Leather cover
CC by The rows are pointing to the protruding areas on the spine where the supports, possibly strips of leather, bulge under the leather cover

Sewing diagram
Diagram indicating the sewing structures of four of the books, with three sewing stations sewn around supports, a traditionally Western feature.

This diagram, drawn after careful examination of the sewing only accessible from the inside of the book-blocks, shows a possible description of this unusual sewing technique. The head and tail chain-stitches (A) are most certainly supported with the sewing thread passing around the support. The sewing on the central support (B) has been done like it is normally, on tape with the sewing thread passing behind the support.

Cover leather overlapping on the spine

Three of these eight manuscripts exhibit the peculiar feature of overlapped cover leather on the spine. This feature consists of the leather covering the boards left longer at the inner joint. The extending parts of the leather are attached to the spine of the book block by overlapping them. This can be seen clearly in the following image that shows the detail, at the head edge, of the overlapping of the two layers of leather on the spine of manuscript Add.23387.

Cover construction

CC by The following drawing shows the construction of the cover where the two boards are prepared separately and attached to the spine of the book block by overlapping the two extensions of the covering leather.

Overlapping spine

In another manuscript, Add. Ms 23393, this feature initially appears identical, but is in fact the result of a completely different technique. By looking at the book carefully it is possible to see that the two pieces of leather, even if overlapping (see image below) on the spine, are not attached to the spine one on top of the other, but they have been attached together separately to create a fully formed case cover. Once formed, it was attached to the spine of the book-block.

Overlapping spine layers in raking light

CC by In the picture, taken in raking light, the line of the overlapping layers of leather is highlighted by the black arrows.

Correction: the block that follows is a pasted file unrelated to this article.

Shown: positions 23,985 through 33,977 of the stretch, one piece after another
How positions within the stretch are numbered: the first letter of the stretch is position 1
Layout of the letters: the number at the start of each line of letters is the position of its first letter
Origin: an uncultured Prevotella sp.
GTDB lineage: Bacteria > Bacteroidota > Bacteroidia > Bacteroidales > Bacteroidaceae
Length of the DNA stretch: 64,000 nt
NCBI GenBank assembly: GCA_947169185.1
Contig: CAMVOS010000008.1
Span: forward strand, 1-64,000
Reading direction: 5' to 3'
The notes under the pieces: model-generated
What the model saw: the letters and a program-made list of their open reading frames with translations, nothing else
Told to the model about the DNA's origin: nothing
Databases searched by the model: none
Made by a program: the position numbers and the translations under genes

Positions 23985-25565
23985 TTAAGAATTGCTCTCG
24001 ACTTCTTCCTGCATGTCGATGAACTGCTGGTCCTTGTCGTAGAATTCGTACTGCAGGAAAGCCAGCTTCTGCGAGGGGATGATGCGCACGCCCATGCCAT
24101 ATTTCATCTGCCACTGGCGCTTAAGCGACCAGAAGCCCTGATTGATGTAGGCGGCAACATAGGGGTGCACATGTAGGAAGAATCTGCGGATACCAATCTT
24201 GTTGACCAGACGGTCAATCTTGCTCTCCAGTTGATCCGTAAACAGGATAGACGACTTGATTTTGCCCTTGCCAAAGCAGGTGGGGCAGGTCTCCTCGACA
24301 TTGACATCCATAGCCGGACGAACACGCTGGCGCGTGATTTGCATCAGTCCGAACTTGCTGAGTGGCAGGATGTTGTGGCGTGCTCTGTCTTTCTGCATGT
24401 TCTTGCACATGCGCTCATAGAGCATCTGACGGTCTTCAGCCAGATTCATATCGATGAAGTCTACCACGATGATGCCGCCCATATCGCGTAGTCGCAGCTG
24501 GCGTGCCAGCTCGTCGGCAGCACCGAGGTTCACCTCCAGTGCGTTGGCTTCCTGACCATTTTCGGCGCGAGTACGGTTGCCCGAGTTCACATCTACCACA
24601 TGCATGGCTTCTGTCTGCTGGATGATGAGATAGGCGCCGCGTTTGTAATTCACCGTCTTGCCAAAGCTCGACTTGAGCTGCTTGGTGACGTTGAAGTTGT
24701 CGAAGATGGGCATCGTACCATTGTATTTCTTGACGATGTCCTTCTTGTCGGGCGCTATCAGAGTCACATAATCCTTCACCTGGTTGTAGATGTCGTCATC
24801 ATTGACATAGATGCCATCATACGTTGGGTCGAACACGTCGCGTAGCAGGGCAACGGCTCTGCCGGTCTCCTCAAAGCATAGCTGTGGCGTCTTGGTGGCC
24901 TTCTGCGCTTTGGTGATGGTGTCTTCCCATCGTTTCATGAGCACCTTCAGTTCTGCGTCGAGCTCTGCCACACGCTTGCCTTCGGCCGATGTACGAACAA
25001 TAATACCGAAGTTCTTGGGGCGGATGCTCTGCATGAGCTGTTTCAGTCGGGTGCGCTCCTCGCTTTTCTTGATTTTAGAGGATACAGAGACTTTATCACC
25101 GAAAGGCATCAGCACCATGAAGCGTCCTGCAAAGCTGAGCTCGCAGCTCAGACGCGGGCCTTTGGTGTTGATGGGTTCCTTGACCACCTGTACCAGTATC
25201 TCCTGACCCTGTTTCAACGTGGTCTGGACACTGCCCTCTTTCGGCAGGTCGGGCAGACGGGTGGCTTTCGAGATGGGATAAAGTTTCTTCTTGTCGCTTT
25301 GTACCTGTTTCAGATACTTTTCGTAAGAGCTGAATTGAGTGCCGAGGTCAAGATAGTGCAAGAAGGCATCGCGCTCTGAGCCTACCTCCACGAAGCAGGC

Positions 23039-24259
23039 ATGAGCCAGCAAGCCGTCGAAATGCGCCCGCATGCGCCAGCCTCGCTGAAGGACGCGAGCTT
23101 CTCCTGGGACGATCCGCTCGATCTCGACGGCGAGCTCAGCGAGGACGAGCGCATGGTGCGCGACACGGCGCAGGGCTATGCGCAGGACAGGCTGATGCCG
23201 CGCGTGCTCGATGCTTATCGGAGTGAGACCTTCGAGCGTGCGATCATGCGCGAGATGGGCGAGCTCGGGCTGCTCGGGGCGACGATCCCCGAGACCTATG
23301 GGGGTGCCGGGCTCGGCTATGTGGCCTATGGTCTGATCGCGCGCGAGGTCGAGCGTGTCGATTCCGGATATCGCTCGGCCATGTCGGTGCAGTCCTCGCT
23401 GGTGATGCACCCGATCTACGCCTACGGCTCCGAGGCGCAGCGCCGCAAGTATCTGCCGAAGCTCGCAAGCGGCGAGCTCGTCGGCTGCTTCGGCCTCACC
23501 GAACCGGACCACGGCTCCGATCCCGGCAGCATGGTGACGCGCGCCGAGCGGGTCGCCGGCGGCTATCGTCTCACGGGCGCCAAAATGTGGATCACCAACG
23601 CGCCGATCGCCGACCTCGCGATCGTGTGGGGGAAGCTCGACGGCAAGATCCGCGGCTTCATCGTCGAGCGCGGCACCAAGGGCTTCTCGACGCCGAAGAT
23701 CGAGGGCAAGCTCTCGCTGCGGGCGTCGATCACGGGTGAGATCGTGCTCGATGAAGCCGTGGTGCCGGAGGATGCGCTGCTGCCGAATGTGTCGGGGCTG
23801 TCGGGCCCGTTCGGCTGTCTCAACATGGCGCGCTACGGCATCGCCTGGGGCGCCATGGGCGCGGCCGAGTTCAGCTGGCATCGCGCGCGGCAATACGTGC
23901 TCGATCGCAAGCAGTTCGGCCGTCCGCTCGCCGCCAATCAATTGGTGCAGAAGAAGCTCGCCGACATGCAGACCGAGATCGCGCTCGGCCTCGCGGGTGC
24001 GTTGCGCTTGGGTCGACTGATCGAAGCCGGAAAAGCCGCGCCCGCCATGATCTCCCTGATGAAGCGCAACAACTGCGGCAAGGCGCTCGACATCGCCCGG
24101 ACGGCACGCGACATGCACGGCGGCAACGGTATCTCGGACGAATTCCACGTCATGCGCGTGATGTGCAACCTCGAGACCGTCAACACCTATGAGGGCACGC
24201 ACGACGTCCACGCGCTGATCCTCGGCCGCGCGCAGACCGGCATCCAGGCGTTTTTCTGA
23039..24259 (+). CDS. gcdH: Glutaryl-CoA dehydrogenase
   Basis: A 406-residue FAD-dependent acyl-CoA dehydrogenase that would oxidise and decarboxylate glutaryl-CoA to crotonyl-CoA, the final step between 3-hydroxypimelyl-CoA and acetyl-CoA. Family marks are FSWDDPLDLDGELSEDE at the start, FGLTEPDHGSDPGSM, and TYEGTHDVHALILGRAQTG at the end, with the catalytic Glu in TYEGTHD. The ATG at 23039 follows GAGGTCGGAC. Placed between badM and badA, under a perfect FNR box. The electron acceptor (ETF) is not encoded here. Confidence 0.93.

The shadow, indicated by arrows in the image below, shows that the piece of leather covering the right board is actually extending under the piece of leather covering the left board. The two separate pieces of leather are not only overlapping on the spine as previously recorded for this specific style, but they are used here to form a cover that had to be fully prepared separately before being attached to the book. This is an interesting twist on a well-documented style.

Shadow on overlapping covers

CC by The cover of Add. Ms 23393 was fully prepared before being attached to the book.

Further evidence that the cover was completed separately is that the leather from the left board at head and tail, where it forms the caps, has been turned in on top of the other piece. This can only be done before the cover was attached to the spine of the book because the folded leather is now pinched between the spine of the book and the spine leather of the cover.

Tail cap

CC by The arrow indicates the overlapping of the leather disappearing in the turn to form the tail cap.

End bands

In manuscript Add.Ms 23390 the end band (only the one at the head has survived) is actually made in a western style (see image below) whereas the other 7 manuscripts have end bands executed following techniques and aesthetics of ‘Islamic style’ bindings.

End band

CC by In this image of manuscript Add.Ms 23390 the technique used to make the end band is ‘western’ with the coloured silk threads (Pink, Yellow and Green) passed around a cylindrical core possibly made of cord.

Head band

CC by In this image showing the head of Ms Add. 23407 we can see a detail of a typical Islamic style end band. The secondary, extremely elaborated sewing has been created with cream and blue silk threads.

Conclusions

These manuscripts, all with contents dating from different periods (from 1248 until 1610) appear to have been bound or re-bound when acquired by Mr Taylor. If this is the case it would justify the very striking similarities and the consistency in the materials used for their construction and their appearance.

A systematic assessment of this group of manuscripts to collect more information about their bindings would be necessary to draw a better picture of the collection and of the similarities and unexpected differences between their physical features. This could lead us to identify the binder who executed them, giving an insight into the rich history of bookbinding. Further research about Lieutenant Colonel Taylor’s activity during his work as Political Resident could also be carried out within the India Office Records to find records relating to payments made during the acquisition process and possibly the re-binding of these manuscripts. The digitised images will become available online later this year, along with a short article on Taylor, researched by Jo Wright, Content Development Curator for the Qatar Partnership.

Flavio Marzo